Hey, John Wiley, Give a Dog a Bone, Willya?

Doesn't it seem like only yesterday that Dallas County Commissioner John Wiley Price was telling everybody that County Judge Jim Foster was wacky? Now who wears the wacko jacket every week at commissioners court?

This week Price harangued Foster for wanting to direct the county's constables to carry out background checks on their deputies, after a Dallas Morning News story revealed that the recently arrested top deputy of Constable Jaime Cortes is, among other things, father of all three of the children of his own foster daughter. Price thought Foster was way out of line for trying to tell constables how to conduct their own offices.


But also this week Price led the charge in directing Constable Ben Adamcik to stop using a drug seizure dog. Price and fellow commissioner Ken Mayfield expressed their anger at the dog's handler, who won a judgment against the county recently for overtime pay.

The ability of the commissioners to tell constables what to do is limited by the state constitution. Constables are elected constitutional officers. For the most part, the Commissioners Court has sway over the budgets of all county operations, including constables, over use of county equipment and over certain standards set by law.

Judge Foster told Unfair Park just now that Price is wrong on both counts. Foster said the Commissioners Court did have authority to require the background checks, because the checks are a requirement of state law, and the Commissioners Court has authority to require the constables to obey the law.

But Foster said the court probably does not have constitutional authority to tell Constable Adamcik not to use the dog, which is paid for with drug seizure money, not county money. "The question is, 'Do you have the statutory authority?'" Foster said. "My personal opinion is" No, we don't."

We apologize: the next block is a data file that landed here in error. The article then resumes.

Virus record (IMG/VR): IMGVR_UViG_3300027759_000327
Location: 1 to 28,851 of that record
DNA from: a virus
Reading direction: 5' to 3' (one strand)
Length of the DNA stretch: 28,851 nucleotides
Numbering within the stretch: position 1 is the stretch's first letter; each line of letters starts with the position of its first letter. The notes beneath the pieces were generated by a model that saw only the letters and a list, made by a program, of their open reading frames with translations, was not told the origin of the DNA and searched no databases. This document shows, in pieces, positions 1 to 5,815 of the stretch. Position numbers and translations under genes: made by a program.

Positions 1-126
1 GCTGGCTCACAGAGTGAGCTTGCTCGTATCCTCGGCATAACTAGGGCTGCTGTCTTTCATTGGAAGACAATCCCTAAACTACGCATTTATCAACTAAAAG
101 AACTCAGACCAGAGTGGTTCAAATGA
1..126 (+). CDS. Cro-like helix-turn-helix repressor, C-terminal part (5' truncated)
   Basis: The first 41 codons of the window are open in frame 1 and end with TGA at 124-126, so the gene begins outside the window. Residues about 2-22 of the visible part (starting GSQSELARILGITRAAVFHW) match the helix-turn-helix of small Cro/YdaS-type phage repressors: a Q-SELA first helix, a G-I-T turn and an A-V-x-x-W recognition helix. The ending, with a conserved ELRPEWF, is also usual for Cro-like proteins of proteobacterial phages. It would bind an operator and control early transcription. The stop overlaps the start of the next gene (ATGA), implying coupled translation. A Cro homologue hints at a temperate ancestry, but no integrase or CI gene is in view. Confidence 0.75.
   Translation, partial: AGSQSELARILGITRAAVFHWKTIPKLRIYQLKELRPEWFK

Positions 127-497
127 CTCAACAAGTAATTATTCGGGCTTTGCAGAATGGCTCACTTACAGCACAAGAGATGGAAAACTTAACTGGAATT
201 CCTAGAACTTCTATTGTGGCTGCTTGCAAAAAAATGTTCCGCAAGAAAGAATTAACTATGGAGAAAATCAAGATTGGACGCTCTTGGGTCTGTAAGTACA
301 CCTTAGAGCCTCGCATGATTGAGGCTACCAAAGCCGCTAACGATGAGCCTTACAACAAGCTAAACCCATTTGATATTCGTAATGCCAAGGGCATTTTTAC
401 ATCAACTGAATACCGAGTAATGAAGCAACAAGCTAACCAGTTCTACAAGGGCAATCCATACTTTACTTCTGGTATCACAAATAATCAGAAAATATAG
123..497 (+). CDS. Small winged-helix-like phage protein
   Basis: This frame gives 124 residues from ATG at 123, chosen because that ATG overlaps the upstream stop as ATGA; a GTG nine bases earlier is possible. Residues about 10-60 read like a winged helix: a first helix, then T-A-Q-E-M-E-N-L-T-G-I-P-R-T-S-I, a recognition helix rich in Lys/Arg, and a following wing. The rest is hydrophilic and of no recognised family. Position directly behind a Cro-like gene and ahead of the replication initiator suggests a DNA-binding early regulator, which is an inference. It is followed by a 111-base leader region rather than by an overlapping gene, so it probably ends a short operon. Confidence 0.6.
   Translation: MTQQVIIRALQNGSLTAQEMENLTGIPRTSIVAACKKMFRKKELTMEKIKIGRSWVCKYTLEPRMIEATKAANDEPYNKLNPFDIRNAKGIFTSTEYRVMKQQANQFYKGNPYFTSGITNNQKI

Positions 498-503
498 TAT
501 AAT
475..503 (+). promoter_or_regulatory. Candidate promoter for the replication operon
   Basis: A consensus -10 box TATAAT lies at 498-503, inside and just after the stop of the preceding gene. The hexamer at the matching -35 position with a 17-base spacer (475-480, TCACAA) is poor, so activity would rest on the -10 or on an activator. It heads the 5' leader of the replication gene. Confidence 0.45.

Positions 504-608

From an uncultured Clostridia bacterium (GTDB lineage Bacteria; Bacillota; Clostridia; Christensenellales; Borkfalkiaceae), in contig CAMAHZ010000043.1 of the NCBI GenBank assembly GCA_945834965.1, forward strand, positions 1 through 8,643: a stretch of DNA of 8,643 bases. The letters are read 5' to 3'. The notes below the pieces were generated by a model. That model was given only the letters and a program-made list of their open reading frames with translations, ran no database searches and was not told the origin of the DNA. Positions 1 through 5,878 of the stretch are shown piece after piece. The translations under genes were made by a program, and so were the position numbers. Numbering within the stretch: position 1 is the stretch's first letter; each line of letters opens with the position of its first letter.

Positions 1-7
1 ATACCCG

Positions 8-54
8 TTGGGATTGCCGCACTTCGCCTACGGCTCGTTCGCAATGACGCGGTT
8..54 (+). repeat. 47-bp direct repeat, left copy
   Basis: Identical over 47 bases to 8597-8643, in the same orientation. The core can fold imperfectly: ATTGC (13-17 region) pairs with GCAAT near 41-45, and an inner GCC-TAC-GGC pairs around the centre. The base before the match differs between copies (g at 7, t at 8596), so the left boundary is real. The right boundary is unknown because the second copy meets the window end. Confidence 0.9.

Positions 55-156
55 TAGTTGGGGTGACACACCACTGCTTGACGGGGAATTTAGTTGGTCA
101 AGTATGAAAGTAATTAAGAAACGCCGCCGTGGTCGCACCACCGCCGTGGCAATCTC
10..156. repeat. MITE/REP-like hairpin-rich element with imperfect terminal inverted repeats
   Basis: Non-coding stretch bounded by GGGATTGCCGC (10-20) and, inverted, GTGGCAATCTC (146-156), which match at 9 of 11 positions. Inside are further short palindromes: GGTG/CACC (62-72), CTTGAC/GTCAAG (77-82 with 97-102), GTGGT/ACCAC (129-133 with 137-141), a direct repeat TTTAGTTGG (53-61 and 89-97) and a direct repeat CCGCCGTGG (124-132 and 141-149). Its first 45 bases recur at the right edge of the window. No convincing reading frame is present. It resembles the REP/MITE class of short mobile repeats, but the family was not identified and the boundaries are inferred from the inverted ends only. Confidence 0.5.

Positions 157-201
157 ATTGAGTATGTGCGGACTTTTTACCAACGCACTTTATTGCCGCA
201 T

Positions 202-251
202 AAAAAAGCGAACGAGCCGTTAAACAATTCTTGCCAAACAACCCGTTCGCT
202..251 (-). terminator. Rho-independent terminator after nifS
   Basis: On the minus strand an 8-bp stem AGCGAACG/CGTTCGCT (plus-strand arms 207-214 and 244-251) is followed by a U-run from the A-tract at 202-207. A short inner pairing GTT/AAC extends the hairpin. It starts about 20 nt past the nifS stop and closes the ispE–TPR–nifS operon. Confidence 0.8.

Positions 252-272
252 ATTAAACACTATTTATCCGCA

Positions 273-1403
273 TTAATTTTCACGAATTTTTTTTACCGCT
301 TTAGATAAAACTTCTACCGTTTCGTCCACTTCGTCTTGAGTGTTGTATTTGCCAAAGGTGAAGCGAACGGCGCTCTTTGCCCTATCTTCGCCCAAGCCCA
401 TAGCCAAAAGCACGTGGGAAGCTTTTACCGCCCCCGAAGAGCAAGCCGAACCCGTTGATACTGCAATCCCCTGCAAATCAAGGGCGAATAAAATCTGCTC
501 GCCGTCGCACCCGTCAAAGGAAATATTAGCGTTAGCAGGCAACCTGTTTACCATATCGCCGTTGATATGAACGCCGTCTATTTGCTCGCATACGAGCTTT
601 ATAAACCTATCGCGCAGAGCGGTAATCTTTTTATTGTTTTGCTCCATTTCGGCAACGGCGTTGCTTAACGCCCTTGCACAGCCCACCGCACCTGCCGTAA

Foster predicted that Price will double back and get it wrong again next week when Foster moves the court to impose certain limits on the use of county vehicles by constables and their deputies. "My prediction is that Price will flip-flop next week," he said. "I think Price is going to say next week, 'You can't do that. You don't have any purview.'"

In the dog vote yesterday, Foster was joined by fellow commissioner Maureen Dickey in voting against telling Constable Adamcik what to do with this dog.

Isn't it interesting how Foster, with Dickey at his side, emerges more and more as the voice of reason, and Price is the one who seems to believe what a deputy constable does with his own foster daughter is his own damn business?

Unfair Park called Price for comment. A person who answered the phone as Valencia said, "Commissioner Price don't talk to the Observer" and hung up.

He's got the jacket, and he's not about to give it up.

KEEP THE DALLAS OBSERVER FREE... Since we started the Dallas Observer, it has been defined as the free, independent voice of Dallas, and we'd like to keep it that way. With local media under siege, it's more important than ever for us to rally support behind funding our local journalism. You can help by participating in our "I Support" program, allowing us to keep offering readers access to our incisive coverage of local news, food and culture with no paywalls.
Jim Schutze has been the city columnist for the Dallas Observer since 1998. He has been a recipient of the Association of Alternative Newsweeklies’ national award for best commentary and Lincoln University’s national Unity Award for writing on civil rights and racial issues. In 2011 he was admitted to the Texas Institute of Letters.
Contact: Jim Schutze